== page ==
Sven Mularski

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OBJECTIVE Transcranial magnetic stimulation (TMS) is a noninvasive method for analyzing cortical function. To utilize TMS for presurgical functional diagnostics, the magnetic impulse must be precisely targeted by stereotactically positioning the coil. The aim of this study was to evaluate the usefulness of TMS for operation planning when combined with a(More)
The aim of image-guided neurosurgery is to accurately project computed tomography (CT) or magnetic resonance imaging (MRI) data into the operative field for defining anatomical landmarks, pathological structures and tumour margins. To achieve this end, different image-guided and computer-assisted, so-called “neuronavigation” systems have been developed in(More)
OBJECTIVE Navigation systems enable neurosurgeons to guide operations with imaging data. Sensor-based neuronavigation uses an electromagnetic field and sensors to measure the positions of the patient's brain anatomy and the surgical instruments. The aim of this investigation was to determine the accuracy level of sensor-based tracking in a large patient(More)
Functional magnetic resonance imaging (fMRI) and direct electrocortical stimulation (DES) are the most commonly used means of analyzing the functional brain topography prior to surgery in the vicinity of Brodmann area 4. No consensus has been established in the literature about the significance of both procedures in reducing operative morbidity. The study(More)
BACKGROUND Tracking of post-registration head motion is one of the major problems in frameless stereotaxy. Various attempts in detecting and compensating for this phenomenon rely on a fixed reference device rigidly attached to the patient's head. However, most of such reference tools are either based on an invasive fixation technique or have physical(More)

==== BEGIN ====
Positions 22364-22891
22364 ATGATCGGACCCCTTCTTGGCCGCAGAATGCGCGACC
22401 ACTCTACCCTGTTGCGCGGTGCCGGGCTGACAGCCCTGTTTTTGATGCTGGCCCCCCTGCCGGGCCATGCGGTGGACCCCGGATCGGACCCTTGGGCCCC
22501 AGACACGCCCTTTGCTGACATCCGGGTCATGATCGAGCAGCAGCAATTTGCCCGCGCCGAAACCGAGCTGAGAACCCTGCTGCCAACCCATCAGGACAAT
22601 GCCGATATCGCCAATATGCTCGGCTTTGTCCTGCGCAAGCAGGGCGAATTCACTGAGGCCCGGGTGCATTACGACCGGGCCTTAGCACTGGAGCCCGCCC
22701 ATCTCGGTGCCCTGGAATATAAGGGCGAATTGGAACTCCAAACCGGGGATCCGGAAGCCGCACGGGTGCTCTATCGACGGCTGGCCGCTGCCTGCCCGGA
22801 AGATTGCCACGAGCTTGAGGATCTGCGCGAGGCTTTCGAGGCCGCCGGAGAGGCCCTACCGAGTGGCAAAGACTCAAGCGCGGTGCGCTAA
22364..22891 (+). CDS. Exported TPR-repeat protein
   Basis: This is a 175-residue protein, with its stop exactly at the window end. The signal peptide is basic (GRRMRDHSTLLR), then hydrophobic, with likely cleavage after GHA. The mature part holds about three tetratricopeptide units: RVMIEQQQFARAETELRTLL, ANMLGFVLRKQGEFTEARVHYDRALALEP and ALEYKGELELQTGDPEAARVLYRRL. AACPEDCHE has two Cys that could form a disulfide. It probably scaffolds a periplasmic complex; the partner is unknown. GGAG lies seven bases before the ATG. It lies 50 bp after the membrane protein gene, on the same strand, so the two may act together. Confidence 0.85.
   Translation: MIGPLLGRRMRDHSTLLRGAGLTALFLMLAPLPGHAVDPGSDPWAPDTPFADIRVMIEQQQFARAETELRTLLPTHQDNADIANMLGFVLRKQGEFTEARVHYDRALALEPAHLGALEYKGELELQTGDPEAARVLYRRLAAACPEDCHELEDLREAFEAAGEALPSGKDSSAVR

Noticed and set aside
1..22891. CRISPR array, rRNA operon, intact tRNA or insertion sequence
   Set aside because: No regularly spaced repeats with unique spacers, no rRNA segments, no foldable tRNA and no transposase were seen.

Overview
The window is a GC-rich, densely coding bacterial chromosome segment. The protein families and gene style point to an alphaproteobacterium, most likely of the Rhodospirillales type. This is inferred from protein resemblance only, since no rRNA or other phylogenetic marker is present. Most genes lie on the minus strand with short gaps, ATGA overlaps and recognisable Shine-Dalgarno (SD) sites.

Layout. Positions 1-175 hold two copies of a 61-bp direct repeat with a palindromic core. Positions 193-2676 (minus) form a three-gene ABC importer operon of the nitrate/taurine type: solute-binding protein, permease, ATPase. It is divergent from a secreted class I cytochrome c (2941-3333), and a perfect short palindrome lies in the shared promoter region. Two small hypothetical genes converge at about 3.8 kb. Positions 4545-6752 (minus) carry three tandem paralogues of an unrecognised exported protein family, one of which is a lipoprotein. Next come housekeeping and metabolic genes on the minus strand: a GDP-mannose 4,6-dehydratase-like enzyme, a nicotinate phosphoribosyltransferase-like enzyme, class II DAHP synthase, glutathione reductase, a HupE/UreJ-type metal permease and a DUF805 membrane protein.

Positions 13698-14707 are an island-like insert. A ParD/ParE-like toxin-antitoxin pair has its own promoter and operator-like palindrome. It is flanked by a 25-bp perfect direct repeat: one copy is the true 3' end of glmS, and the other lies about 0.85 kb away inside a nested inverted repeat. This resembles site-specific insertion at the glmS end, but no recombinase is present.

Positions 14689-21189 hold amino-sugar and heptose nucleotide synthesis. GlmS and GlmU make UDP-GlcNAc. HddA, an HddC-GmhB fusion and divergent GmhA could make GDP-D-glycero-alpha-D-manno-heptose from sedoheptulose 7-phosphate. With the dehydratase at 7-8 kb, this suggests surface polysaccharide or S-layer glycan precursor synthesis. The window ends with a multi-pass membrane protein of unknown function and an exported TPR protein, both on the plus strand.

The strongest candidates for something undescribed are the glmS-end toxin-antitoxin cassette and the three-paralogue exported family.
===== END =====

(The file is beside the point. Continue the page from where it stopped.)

Navigation systems are useful instruments in cranial neurosurgery. For specification of position, so-called sensor-based navigation techniques use: (a) a signal emitter that generates a defined electromagnetic field in the area of the operation site; and (b) small sensors that detect the position of various operating instruments in the electromagnetic(More)
PURPOSE Although computer- and image-guided surgical procedures are an improvement of frame-guided stereotaxy, many navigation systems still require rigid fixation of the patient's head throughout the operation. This study describes the clinical application of a technical modification that enables cranial navigation with "free head mobility" using CT and MR(More)
OBJECTIVE Intraoperative speech mapping has evolved into the "gold standard" for neurosurgical removal of lesions near the language cortex. The integration of neuronavigation into a multimodal protocol can improve the reliability of this type of operation, but most systems require rigid fixation of the patient's head throughout the operation. This article(More)
OBJECT Neurophysiological intraoperative monitoring (IOM) is regarded as a useful tool to provide information about physiological changes during surgery in eloquent areas of the nervous system, to increase safety and reduce morbidity. Nevertheless, numerous older studies report that very few patients benefit from IOM, and that there are high rates of(More)
OBJECTIVE In the spine, navigation techniques serve mainly to control and accurately target insertion of implants. The main source of error is that the spine is not a rigid organ, but rather a chain of semiflexible movement segments. Any intraoperative manipulation of the patient alters the geometry and volumetry as compared to the 3D volume model created(More)